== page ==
Laser communications set for Moon mission

ESA's Optical Ground Station (OGS) is 2400 m above sea level on the volcanic island of Tenerife. Visible green laser beams are used for stabilising the sending and receiving telescopes on the two islands. The invisible infrared single photons used for quantum teleportation are sent from the neighbouring island La Palma and received by the 1 m Telescope located under the dome of the OGS. Initial experiments with entangled photons were performed in 2007, but teleportation of quantum states could only be achieved in 2012 by improving the performance of the set-up.  Aside from inter-island experiments for quantum communication and teleportation, the OGS is also used for standard laser communication with satellites, for observations of space debris or for finding new asteroids. The picture is a multiple exposure also including Tenerife's Teide volcano and the Milky Way in the background. Copyright IQOQI Vienna, Austrian Academy of Sciences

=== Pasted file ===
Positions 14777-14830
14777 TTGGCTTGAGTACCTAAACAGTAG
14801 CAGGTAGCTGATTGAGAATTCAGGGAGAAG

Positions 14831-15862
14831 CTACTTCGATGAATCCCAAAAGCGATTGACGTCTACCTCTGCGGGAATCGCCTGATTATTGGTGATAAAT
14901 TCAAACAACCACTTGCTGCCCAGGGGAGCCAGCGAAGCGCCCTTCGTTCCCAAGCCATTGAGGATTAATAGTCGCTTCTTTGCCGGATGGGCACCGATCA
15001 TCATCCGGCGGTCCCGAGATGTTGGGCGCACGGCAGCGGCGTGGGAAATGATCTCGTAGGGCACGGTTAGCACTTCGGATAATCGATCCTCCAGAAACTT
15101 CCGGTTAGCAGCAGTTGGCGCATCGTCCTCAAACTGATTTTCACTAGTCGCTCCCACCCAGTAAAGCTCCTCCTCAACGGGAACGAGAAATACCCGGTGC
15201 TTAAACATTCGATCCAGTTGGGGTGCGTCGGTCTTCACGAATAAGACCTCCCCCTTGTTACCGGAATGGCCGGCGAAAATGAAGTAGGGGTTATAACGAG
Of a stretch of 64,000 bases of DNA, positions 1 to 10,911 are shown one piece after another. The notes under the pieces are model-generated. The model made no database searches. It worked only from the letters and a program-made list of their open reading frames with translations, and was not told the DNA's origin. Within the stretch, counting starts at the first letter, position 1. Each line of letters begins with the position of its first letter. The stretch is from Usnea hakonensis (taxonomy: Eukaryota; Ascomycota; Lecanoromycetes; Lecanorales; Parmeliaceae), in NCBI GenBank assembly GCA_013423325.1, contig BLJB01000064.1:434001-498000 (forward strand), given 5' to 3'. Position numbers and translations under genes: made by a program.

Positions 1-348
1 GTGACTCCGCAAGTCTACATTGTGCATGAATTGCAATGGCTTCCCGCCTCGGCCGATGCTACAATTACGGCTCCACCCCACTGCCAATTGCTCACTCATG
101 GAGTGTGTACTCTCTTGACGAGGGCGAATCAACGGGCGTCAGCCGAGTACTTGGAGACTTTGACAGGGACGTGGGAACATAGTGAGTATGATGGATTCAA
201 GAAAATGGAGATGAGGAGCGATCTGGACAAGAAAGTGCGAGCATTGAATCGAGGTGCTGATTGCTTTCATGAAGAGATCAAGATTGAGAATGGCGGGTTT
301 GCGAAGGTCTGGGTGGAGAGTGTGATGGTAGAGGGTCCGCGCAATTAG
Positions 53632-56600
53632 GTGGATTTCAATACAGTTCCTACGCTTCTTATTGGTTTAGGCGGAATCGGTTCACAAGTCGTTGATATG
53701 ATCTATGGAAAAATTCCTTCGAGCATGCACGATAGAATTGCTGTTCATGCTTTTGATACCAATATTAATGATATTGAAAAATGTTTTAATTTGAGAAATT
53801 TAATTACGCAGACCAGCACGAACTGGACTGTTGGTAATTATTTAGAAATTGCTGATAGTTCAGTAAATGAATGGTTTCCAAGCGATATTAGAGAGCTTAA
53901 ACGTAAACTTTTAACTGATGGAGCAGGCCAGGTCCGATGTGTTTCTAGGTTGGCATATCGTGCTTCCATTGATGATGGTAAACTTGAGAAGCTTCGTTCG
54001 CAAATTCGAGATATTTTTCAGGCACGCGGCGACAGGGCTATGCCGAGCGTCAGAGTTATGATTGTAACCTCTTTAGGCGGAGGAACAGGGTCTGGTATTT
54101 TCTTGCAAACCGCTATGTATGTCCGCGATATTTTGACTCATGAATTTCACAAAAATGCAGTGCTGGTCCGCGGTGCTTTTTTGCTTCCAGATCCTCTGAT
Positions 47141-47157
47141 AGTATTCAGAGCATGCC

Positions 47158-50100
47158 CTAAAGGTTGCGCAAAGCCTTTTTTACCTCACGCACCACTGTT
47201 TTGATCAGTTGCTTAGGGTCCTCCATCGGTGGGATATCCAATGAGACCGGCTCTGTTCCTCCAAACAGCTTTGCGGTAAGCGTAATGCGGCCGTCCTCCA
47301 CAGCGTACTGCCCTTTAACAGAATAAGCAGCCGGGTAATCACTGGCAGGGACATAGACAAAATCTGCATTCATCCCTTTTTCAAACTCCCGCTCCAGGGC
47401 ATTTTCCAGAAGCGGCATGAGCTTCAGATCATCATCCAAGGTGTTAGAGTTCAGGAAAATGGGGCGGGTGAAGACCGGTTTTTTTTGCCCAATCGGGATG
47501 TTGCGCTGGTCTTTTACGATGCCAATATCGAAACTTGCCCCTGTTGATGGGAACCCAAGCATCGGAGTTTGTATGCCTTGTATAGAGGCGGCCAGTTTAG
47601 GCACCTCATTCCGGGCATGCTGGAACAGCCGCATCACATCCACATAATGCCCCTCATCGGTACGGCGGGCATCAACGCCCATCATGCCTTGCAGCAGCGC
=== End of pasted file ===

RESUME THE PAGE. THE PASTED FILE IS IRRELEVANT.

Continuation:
An advanced laser system offering vastly faster data speeds is now ready for linking with spacecraft beyond our planet following a series of crucial ground tests. Later this year, ESA’s observatory in Spain will use the laser to communicate with a NASA Moon orbiter. The laboratory testing paves the way for a live space demonstration in October, once NASA’s Lunar Atmosphere and Dust Environment Explorer – LADEE – begins orbiting the Moon. LADEE carries a terminal that can transmit and receive pulses of laser light. ESA’s Optical Ground Station on Tenerife will be upgraded with a complementary unit and, together with two US ground terminals, will relay data at unprecedented rates using infrared light beams at a wavelength similar to that used in fiber-optic cables on Earth.

Cracking How Life Arose on Earth May Help Clarify Where Else It Might Exist

A team of scientists at NASA's Jet Propulsion Laboratory is testing whether organic molecules can be brewed in a simulated ocean vent. Lauren White, a member of the NASA Astrobiology Icy Worlds team. Image Credit: Image credit: NASA/JPL-Caltech